More about Pacific Paratrooper

Pacific Paratrooper

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In the previous post, I described the rescue of the 2,122 internees held captive in Los Banos camp on Luzon, P.I. and stated that the operation followed the nine principles of war. In all military academies, this concept is taught and many of the students use the acronym MOSSCOMES to remember each one.

One POW, on the way back to the Allied lines spotted an Air Force Wing flying overhead. He looked up and said, “Hundreds of planes arrived just like they (FDR) promised in 1942 – but, oh my God, they are so late!” Thankfully, by the powers that be, Gen. Swing used his youthful training to plot their escape. This mission is still discussed in some military schools todays.

M – Mass – concentrate overwhelming combat power at the decisive place and time. This way, even smaller forces can achieve the desired results.
O – Offensive – To…

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Keeping her father’s memories alive…

Pacific Paratrooper


A reminder of what these soldiers were up against …
The stretch of blockhouses and pillboxes and tunnels, known as the Genko Line were filled with every imaginable weapon available from the Japanese arsenal. Along mountains, under fields and connecting the rolling hills lay the traps of heinous sorts silently in wait for any or all of the troopers.

The 1,200 two and three-story blockhouses entrenched with at least 6,000 enemy soldiers that lined the southern edge of Manila. A massive feat of ingenuity.

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The size of some of these tunnels amazed me, large enough for a boat or plane and some appear too small for a human to hide.

Also wanted to remind the reader that on You Tube – type in – Nasugbu landing 1945; Allied Forces Land In Japan (1945) and 11th Airborne to see quite a number of actual video footage from the war.

Thank you…

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Corregidor 1945… An amazing account of the battle of the retaking of Corregidor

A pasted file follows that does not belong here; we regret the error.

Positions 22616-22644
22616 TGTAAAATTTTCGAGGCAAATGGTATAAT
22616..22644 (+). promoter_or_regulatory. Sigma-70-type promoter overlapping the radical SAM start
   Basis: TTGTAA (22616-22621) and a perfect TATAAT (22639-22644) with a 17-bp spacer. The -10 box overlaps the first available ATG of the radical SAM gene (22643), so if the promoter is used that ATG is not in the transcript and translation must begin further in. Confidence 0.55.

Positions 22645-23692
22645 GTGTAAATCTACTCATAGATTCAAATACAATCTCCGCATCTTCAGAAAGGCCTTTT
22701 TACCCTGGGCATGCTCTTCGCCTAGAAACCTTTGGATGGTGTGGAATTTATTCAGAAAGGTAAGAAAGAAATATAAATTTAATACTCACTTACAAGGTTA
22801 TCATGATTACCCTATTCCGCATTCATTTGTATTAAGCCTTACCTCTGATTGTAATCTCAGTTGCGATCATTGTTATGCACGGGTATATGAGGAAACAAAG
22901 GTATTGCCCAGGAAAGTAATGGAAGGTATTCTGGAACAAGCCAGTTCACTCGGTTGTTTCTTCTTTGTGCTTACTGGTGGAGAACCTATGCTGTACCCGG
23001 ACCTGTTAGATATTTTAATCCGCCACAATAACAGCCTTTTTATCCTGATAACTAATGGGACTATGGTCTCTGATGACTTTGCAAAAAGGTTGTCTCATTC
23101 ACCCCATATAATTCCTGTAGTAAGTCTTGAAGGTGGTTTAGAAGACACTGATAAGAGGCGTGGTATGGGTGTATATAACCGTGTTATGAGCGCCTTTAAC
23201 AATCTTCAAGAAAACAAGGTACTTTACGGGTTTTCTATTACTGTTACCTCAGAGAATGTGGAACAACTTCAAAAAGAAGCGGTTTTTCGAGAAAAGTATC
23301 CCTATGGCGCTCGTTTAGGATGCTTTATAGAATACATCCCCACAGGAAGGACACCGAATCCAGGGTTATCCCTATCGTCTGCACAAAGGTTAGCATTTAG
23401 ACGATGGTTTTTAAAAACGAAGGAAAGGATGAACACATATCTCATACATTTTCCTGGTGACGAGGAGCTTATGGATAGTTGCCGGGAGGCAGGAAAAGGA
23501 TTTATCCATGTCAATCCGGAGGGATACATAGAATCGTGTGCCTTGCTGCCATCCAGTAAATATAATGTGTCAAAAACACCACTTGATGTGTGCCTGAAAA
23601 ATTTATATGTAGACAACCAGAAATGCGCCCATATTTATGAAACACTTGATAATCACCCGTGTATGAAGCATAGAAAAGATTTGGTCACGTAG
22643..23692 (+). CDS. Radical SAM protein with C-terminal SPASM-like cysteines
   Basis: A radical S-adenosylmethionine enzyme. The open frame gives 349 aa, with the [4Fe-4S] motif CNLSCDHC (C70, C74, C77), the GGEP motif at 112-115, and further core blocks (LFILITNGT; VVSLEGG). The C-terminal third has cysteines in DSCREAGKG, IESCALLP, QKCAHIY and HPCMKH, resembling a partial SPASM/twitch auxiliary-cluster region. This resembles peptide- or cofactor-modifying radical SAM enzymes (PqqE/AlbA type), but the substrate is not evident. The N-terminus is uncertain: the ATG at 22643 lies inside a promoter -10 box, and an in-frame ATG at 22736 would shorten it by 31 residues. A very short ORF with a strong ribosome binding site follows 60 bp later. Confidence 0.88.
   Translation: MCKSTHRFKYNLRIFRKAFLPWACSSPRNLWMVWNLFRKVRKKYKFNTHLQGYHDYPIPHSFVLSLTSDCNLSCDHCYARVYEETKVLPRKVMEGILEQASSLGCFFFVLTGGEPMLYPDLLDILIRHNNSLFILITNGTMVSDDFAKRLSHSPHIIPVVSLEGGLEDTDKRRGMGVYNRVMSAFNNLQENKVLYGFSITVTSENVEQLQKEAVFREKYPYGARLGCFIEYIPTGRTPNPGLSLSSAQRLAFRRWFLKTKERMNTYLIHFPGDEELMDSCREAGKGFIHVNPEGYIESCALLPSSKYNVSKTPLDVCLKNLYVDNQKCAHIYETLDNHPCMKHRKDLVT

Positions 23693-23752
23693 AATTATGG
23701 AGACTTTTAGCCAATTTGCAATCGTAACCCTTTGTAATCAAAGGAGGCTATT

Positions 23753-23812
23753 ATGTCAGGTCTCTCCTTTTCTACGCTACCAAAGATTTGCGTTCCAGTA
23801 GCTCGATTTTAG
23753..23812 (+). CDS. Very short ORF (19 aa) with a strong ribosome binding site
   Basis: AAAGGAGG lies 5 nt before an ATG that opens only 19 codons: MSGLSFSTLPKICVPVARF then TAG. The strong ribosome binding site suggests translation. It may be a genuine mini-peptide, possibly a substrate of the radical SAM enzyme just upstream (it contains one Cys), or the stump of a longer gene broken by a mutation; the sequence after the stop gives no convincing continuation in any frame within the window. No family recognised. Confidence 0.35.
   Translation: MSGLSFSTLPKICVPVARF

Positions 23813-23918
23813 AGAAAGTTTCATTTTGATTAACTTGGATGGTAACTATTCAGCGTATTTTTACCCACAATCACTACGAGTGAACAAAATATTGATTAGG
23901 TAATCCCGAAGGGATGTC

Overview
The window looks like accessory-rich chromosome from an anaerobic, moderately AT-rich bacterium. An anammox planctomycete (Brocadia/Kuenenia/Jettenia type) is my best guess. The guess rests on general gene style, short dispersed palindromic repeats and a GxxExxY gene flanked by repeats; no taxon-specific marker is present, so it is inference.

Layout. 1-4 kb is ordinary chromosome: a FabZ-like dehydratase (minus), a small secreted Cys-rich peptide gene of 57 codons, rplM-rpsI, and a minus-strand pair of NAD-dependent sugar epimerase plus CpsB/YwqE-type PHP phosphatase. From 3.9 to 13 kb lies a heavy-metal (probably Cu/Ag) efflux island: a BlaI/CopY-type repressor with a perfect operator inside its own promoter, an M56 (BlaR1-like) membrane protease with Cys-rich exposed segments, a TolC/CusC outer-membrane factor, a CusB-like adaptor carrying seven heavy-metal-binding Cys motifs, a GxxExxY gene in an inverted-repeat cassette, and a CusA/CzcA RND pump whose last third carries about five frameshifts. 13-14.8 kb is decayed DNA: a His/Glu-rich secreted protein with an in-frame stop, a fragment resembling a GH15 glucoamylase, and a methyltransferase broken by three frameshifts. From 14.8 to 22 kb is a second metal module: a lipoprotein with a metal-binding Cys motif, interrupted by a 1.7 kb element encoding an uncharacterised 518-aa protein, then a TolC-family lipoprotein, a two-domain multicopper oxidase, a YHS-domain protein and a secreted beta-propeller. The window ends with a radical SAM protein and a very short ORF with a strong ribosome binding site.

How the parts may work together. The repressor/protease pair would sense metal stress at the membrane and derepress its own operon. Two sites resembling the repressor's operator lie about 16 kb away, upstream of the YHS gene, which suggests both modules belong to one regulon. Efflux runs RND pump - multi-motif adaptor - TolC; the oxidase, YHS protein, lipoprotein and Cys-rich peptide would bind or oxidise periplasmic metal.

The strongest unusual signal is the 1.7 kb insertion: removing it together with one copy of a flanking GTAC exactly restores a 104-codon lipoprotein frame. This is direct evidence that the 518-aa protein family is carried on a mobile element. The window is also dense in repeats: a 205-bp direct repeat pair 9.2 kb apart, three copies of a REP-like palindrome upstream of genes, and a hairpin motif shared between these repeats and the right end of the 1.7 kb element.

Pacific Paratrooper

Manila Bay was extremely important for shipping traffic, regardless of who was in control and the island fortress of Corregidor sat mid-way. The need to re-conquer the “The Rock” was imperative to the Allied effort.

The Air Force began its attacks 22 January and by 16 February had dropped 3,125 tons on the three-tier island. That same day, 24 B-24s hit known gun positions and 11 B-25s hit antiaircraft guns and the south coast while 31 A-20s strafed Caballo Island, a mile to the south.

13 February, Naval bombardment began mostly on the north side of the island and mine sweeping in the waters. On 16 February, the 3d Battalion of the 34th Infantry, part of General Krueger’s Sixth Army, landed on the south shore after it was also bombed and strafed.

The 503d was not originally a part of the 11th Airborne Division (Eighth Army), but was at this…

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Nichols Field, Luzon

Always a great reading of the battle for Manila in 1945.
It reads like a book, but you have to read it from the first post to fully enjoy it.

Pacific Paratrooper

While the 511th regiment was held up at the Paranaque River, the 674th regiment moved in to assist them. The evening of 4 February 1945, the smoke and flames inside the city of Manila could easily be seen.

The Japanese Naval Air Service was stationed at Nichols Field where they had antiaircraft weapons that would shoot at the American planes overhead or positioned to aim directly at the troopers on land. The enemy 4th Naval Battalion had secured Fort McKinley and other Japanese units filled in the gaps in between.

On 7 February, the 188th reg. and the 2d battalion of the 187th headed across open terrain toward Nichols Field where they encountered tremendous resistance. It would take four days to create a solid defensive line diagonally across the air field. On this date, a member of the 511th would make contact with a patrol of the 1st Calvary near…

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Amazing Story

Click here…

This film was taken when Bf-109 ace Franz Stigler met American B-17 pilot Charlie Brown for the first time since their encounter during World War II!

The true story of Franz and Charlie is now available in the New York Times best-selling book, “A Higher Call,” available nationwide! 

Learn more at:

About Franz Stigler:
Franz Stigler started flying gliders at age 12 and soloed in a bi-plane in 1933. He joined Lufthansa, becoming an Airline Captain, before joining the Luftwaffe in 1940. There, he became an instructor pilot, with one of his students being Gerhard Barkhorn, who would later become the second highest scoring Ace in history with over 300 victories.